André Leu interviewed by: Chris Walters


Over the years a queasy complacency has replaced the alarm once triggered by the subject of pesticides. While millions of people strive to avoid using them or eating food containing residues, many millions more accept their continued use in the belief that agricultural chemicals are understood, regulated and used with discretion. André Leu’s new book, The Myths of Safe Pesticides, demolishes these notions with a steady stream of hard facts derived from solid science. He puts a hand grenade into the layer cake of wishful thinking, and there isn’t much left after it goes off. As he explains, Leu was moved to write the book by repeated exposure to a series of mistaken ideas about pesticides, massaged into the public mind by public relations professionals working for industrial ag concerns. He hears these dangerous misapprehensions parroted far and wide as he travels the world in his capacity as president of IFOAM, the international organic umbrella group. Hailing from Queensland, Australia, Leu raises tropical fruit in a bucolic spot where the tropical rainforest meets the Great Barrier Reef. His activism on behalf of sustainable farming brought him increasing prominence over several decades, leading to his current post. He is a longtime friend of Acres U.S.A.

ACRES U.S.A. Every so often an apologist for mainstream agriculture takes the line that Rachel Carson and her supporters overstated the problem, since their apocalyptic fears of pesticide effects were not borne out in the decades following publication of Silent Spring. DDT was banned, better chemistry came on the market, integrated pest management techniques evolved, and so on. The world didn’t end. What do the facts really tell us?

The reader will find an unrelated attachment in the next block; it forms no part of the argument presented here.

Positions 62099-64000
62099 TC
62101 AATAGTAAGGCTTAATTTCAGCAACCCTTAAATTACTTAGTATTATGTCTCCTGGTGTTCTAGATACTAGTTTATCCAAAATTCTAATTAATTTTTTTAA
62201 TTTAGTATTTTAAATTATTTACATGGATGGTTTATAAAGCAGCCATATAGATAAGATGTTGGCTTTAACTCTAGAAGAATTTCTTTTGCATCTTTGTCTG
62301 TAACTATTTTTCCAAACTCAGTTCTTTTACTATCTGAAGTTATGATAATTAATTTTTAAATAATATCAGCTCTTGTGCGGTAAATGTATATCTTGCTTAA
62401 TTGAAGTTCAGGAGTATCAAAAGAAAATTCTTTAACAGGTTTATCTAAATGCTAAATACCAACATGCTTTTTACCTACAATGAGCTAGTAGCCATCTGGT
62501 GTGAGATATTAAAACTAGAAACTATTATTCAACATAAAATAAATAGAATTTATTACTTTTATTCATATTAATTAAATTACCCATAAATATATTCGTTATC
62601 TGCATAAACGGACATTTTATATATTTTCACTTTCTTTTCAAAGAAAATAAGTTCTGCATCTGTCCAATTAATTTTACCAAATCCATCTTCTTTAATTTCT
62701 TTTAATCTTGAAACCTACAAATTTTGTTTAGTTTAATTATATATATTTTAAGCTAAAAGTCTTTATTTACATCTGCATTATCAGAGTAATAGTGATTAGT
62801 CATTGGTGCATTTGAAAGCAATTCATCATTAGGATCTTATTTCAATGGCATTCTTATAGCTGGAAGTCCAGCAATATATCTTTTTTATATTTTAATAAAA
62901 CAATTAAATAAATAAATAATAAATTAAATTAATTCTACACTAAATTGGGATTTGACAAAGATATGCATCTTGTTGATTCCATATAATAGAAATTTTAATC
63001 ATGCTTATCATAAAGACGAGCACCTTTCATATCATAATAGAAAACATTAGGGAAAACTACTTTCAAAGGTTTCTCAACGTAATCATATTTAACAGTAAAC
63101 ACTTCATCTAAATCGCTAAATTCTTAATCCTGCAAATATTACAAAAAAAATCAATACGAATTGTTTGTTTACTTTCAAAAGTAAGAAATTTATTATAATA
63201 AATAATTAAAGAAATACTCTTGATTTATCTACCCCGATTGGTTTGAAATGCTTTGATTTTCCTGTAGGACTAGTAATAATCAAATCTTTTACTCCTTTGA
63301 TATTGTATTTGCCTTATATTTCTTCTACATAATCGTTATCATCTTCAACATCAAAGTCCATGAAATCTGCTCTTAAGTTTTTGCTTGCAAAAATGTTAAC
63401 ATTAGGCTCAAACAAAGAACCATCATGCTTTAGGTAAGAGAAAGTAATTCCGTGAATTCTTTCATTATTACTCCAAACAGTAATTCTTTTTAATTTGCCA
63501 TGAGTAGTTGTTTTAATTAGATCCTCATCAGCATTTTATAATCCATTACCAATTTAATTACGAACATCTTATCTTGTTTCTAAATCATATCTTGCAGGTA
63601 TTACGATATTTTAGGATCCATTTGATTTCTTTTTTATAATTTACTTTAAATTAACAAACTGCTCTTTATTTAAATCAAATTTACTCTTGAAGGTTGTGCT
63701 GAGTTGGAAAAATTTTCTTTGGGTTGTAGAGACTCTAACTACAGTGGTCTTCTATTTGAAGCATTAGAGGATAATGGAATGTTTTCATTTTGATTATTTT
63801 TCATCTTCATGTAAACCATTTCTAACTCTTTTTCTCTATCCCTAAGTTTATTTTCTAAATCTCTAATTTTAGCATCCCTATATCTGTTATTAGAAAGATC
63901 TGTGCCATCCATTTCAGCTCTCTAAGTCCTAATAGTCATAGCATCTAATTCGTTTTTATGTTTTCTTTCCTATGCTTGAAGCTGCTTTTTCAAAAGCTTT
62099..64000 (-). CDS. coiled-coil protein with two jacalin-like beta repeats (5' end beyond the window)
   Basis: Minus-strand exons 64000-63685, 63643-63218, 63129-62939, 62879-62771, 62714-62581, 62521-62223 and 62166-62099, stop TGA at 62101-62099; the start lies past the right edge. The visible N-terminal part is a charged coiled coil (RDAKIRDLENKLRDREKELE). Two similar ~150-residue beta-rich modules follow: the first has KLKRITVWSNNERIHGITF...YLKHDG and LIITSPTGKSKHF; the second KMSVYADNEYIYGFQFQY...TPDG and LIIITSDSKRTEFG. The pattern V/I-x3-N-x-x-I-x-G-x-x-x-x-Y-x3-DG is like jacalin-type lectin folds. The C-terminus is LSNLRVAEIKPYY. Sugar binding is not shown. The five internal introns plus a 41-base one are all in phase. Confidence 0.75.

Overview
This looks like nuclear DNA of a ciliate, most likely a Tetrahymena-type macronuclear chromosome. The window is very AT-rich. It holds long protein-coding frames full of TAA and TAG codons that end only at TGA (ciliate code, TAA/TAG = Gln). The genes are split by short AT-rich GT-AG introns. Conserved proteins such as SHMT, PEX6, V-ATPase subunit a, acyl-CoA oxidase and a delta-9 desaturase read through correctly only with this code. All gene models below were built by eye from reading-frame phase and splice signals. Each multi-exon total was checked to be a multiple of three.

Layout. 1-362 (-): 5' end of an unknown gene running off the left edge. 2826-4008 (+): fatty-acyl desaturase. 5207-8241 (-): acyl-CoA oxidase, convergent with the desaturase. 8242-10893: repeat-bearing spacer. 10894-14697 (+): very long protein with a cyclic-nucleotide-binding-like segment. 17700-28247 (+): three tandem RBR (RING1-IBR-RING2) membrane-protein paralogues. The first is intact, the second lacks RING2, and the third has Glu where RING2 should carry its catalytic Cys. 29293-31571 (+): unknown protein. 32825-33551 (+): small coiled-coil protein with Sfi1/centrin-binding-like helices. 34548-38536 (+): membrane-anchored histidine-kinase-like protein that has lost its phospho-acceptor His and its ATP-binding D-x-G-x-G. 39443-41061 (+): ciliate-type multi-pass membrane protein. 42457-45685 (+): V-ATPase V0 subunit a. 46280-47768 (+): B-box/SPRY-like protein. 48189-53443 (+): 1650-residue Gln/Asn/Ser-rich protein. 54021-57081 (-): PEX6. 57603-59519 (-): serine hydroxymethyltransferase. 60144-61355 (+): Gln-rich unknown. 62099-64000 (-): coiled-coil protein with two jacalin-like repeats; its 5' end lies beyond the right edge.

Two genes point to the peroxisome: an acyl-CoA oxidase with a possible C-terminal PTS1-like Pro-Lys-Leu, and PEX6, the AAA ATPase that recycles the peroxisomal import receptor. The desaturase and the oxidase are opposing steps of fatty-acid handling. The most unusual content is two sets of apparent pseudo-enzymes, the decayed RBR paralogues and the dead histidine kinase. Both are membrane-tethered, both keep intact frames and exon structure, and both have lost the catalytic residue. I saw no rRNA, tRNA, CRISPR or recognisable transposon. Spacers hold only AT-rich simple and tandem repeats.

ANDRÉ LEU. The reality is that after generations of increasing life expectancy, we’re at the point now in the developed world where we are looking at the first generation that will have a shorter life expectancy than ourselves, so we can see that something clearly isn’t right. If you look at the U.S. President’s Cancer Panel report, it clearly says that 80 percent of cancers are caused by what we call outside environmental influences, of which chemicals are one of the most considerable causes. That is also backed up by the International Agency for Research on Cancer which says breast cancer, for instance, is at an epidemic level when we measure the number of women getting it and the number of women dying. In the developed world we have much better medical intervention, so we’re getting higher survival rates. In the rest of the world, where they don’t have our level of medical care, there’s incredible mortality. The United Nations’ World Health Organization maintains an environmental program looking at endocrine disrupters, particularly diseases of the sexual tissues. Those cancers are on the rise — birth defects, lower reproductive rates. Across the board we can see negative health outcomes as a result of chemicals. This is borne out by good, peer-reviewed science. It’s not dogma, it’s published, peer-reviewed science, meta-studies by the WHO and findings of the President’s Cancer Panel in the United States. We’re talking about some of the world’s best experts getting together, reviewing all the data and presenting their findings. They cannot be discredited and ignored. Continue Reading →